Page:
Healthdirect Free Australian health advice you can count on.

Medical problem? Call 1800 022 222. If you need urgent medical help, call triple zero immediately

healthdirect Australia is a free service where you can talk to a nurse or doctor who can help you know what to do.

beginning of content

Tick bites

5-minute read

Ticks are parasites that feed on human and animal blood. A tick bite is usually harmless, but sometimes it can cause an allergic reaction or serious illness. If you have a tick bite, it is very important to remove the tick as soon as possible.

Types of tick bite

There are about 70 different sorts of tick in Australia. They are especially common along the east coast. Some have a flat body and a long mouth, while some look wrinkly and leathery.

In Australia, most tick bites are caused by the paralysis tick Ixodes holocyclus (sometimes called a grass tick, seed tick or bush tick). They grow from an egg to a larva (about 1mm long and brown) and then to a nymph (about 2mm long and pale brown). An adult paralysis tick is about 1cm long and a grey-blue colour.

Ticks need blood to grow. They crawl up grass or twigs and drop onto passing animals or humans, attaching themselves to the soft skin to feed. They inject a substance to stop the blood clotting. Their saliva can also be poisonous.

Some people are allergic to tick bites. Others, usually children, can develop a condition called tick paralysis. It is also possible for ticks to pass on several illnesses to humans.

Tick bite symptoms

If you have been bitten, usually you will just notice redness and swelling around the tick bite. This will disappear once you remove the tick.

Symptoms of tick paralysis include:

Symptoms of an allergic reaction to tick bites include:

What to do after a tick bite

If you have been outdoors and you have an itch, try not to scratch it. Look at the area first. Ticks in the larvae or nymph stages can be very small – they might look like just a black dot.

Unless you are allergic to ticks, there is no need to see a doctor. Remove the tick as safely and quickly as possible and keep an eye out for symptoms of tick-related illnesses (see below). Don't scratch or pick at the tick.

If you are allergic to ticks, it is best to have a doctor remove the tick. You should have your emergency adrenaline autoinjector on hand and go to the nearest emergency department.

Remember that symptoms of other illnesses caused by the tick can develop or become worse after the tick has been removed.

Some people develop a serious allergy to meat, and products containing gelatine, after they have had a tick bite. This will need to be diagnosed by a doctor who specialises in allergies (called an allergist or immunologist).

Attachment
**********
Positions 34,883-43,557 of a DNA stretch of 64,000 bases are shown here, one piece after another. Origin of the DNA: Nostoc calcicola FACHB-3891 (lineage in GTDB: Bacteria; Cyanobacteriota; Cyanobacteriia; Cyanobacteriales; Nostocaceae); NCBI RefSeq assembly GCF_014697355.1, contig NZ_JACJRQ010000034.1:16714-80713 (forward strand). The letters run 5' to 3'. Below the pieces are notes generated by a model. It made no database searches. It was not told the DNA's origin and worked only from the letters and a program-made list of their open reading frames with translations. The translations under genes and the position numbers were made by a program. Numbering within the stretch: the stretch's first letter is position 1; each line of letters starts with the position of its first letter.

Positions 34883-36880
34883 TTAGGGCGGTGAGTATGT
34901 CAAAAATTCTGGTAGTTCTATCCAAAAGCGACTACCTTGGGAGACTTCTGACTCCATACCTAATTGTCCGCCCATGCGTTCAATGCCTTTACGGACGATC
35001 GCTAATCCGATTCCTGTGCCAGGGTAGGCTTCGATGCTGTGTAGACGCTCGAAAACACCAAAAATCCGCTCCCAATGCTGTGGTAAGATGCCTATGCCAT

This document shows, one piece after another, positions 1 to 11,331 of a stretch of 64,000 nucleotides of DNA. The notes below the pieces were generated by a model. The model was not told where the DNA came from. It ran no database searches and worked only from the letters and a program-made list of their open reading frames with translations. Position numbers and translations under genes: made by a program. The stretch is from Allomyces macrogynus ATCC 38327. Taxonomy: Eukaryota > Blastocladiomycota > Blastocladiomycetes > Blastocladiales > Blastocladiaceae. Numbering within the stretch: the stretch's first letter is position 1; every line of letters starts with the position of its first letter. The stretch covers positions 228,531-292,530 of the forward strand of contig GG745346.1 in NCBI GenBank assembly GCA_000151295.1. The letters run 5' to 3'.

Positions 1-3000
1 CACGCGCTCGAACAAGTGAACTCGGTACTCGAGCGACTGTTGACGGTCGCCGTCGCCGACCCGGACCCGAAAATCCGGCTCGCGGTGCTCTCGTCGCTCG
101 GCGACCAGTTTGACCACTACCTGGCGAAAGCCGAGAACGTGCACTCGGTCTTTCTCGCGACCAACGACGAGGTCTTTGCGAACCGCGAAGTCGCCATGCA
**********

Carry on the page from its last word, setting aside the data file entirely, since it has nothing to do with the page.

Tick bite treatment

If you are not allergic to ticks, you should remove the tick as soon as possible. Try not to squeeze or agitate the tick since it will be more likely to inject its saliva into you.

First, kill the tick by spraying it with a product that contains ether (such as Wart-Off Freeze, Aerostart or Elastoplast Cold Spray). Then, using fine-tipped forceps (not household tweezers), grab the tick as close to the skin as possible and pull it upwards using steady pressure.

Do not jerk or twist the tick. Don't use methylated spirits, kerosene, petroleum jelly, nail polish, oil or alcohol, or use a lighted match. These don't work and may cause the tick to burrow deeper into your skin.

If you are allergic to ticks, do not try to remove the tick — kill it with a spray that contains ether. If it's your first allergic reaction, go straight to a hospital emergency department. If you have had allergic reactions before, talk to your doctor about how to remove the tick and whether you will need to see a doctor every time. Always carry your adrenaline autoinjector.

If you have mammalian meat allergy, you will need to avoid eating any form of meat at all and anything containing gelatine. Consider wearing a medical bracelet since you might also be allergic to some products used in hospitals.

Tick bite prevention

  • Keep your skin covered in areas where there might be ticks. Wear a long-sleeved shirt, tuck your trousers into your socks and wear a wide-brimmed hat.
  • Avoid bush and long grass, especially after rain.
  • Use an insect repellent that contains DEET or picaridin.
  • You can put an insecticide that contains permethrin onto your clothes.
  • Brush your clothes and check your skin for ticks when you come inside.
  • Place clothes in a hot dryer for 20 minutes to kill ticks.